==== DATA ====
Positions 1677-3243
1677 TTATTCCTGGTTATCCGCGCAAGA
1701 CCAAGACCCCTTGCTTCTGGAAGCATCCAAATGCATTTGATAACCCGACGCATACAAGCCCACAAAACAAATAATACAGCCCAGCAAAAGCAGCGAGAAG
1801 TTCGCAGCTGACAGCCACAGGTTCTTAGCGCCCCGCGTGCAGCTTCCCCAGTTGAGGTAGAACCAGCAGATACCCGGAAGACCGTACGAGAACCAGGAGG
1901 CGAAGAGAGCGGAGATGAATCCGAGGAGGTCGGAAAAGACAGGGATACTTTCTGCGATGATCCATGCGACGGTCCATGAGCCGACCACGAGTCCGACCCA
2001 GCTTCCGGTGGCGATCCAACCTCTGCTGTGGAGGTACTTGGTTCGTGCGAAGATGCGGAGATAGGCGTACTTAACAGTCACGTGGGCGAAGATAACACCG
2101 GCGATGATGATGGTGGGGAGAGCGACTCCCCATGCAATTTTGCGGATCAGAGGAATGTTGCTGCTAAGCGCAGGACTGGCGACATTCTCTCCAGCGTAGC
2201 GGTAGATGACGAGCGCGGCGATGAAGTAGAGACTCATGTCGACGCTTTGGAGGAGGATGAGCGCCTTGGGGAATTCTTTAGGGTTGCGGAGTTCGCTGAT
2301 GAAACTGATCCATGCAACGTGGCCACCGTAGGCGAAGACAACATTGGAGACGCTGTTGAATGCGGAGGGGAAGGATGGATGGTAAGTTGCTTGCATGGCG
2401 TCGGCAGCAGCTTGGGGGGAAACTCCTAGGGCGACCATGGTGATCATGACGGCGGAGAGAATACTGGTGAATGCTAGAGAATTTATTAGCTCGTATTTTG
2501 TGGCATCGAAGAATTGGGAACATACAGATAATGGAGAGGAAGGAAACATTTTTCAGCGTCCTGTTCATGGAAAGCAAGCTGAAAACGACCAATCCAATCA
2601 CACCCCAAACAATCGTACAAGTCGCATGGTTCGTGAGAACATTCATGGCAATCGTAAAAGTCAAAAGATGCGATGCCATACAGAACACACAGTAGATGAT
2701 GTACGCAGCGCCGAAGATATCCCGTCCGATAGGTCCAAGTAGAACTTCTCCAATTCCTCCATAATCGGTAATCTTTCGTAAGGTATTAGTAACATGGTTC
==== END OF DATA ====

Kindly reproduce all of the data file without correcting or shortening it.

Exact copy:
Positions 1677-3243
1677 TTATTCCTGGTTATCCGCGCAAGA
1701 CCAAGACCCCTTGCTTCTGGAAGCATCCAAATGCATTTGATAACCCGACGCATACAAGCCCACAAAACAAATAATACAGCCCAGCAAAAGCAGCGAGAAG
1801 TTCGCAGCTGACAGCCACAGGTTCTTAGCGCCCCGCGTGCAGCTTCCCCAGTTGAGGTAGAACCAGCAGATACCCGGAAGACCGTACGAGAACCAGGAGG
1901 CGAAGAGAGCGGAGATGAATCCGAGGAGGTCGGAAAAGACAGGGATACTTTCTGCGATGATCCATGCGACGGTCCATGAGCCGACCACGAGTCCGACCCA
2001 GCTTCCGGTGGCGATCCAACCTCTGCTGTGGAGGTACTTGGTTCGTGCGAAGATGCGGAGATAGGCGTACTTAACAGTCACGTGGGCGAAGATAACACCG
2101 GCGATGATGATGGTGGGGAGAGCGACTCCCCATGCAATTTTGCGGATCAGAGGAATGTTGCTGCTAAGCGCAGGACTGGCGACATTCTCTCCAGCGTAGC
2201 GGTAGATGACGAGCGCGGCGATGAAGTAGAGACTCATGTCGACGCTTTGGAGGAGGATGAGCGCCTTGGGGAATTCTTTAGGGTTGCGGAGTTCGCTGAT
2301 GAAACTGATCCATGCAACGTGGCCACCGTAGGCGAAGACAACATTGGAGACGCTGTTGAATGCGGAGGGGAAGGATGGATGGTAAGTTGCTTGCATGGCG
2401 TCGGCAGCAGCTTGGGGGGAAACTCCTAGGGCGACCATGGTGATCATGACGGCGGAGAGAATACTGGTGAATGCTAGAGAATTTATTAGCTCGTATTTTG
2501 TGGCATCGAAGAATTGGGAACATACAGATAATGGAGAGGAAGGAAACATTTTTCAGCGTCCTGTTCATGGAAAGCAAGCTGAAAACGACCAATCCAATCA
2601 CACCCCAAACAATCGTACAAGTCGCATGGTTCGTGAGAACATTCATGGCAATCGTAAAAGTCAAAAGATGCGATGCCATACAGAACACACAGTAGATGAT
2701 GTACGCAGCGCCGAAGATATCCCGTCCGATAGGTCCAAGTAGAACTTCTCCAATTCCTCCATAATCGGTAATCTTTCGTAAGGTATTAGTAACATGGTTC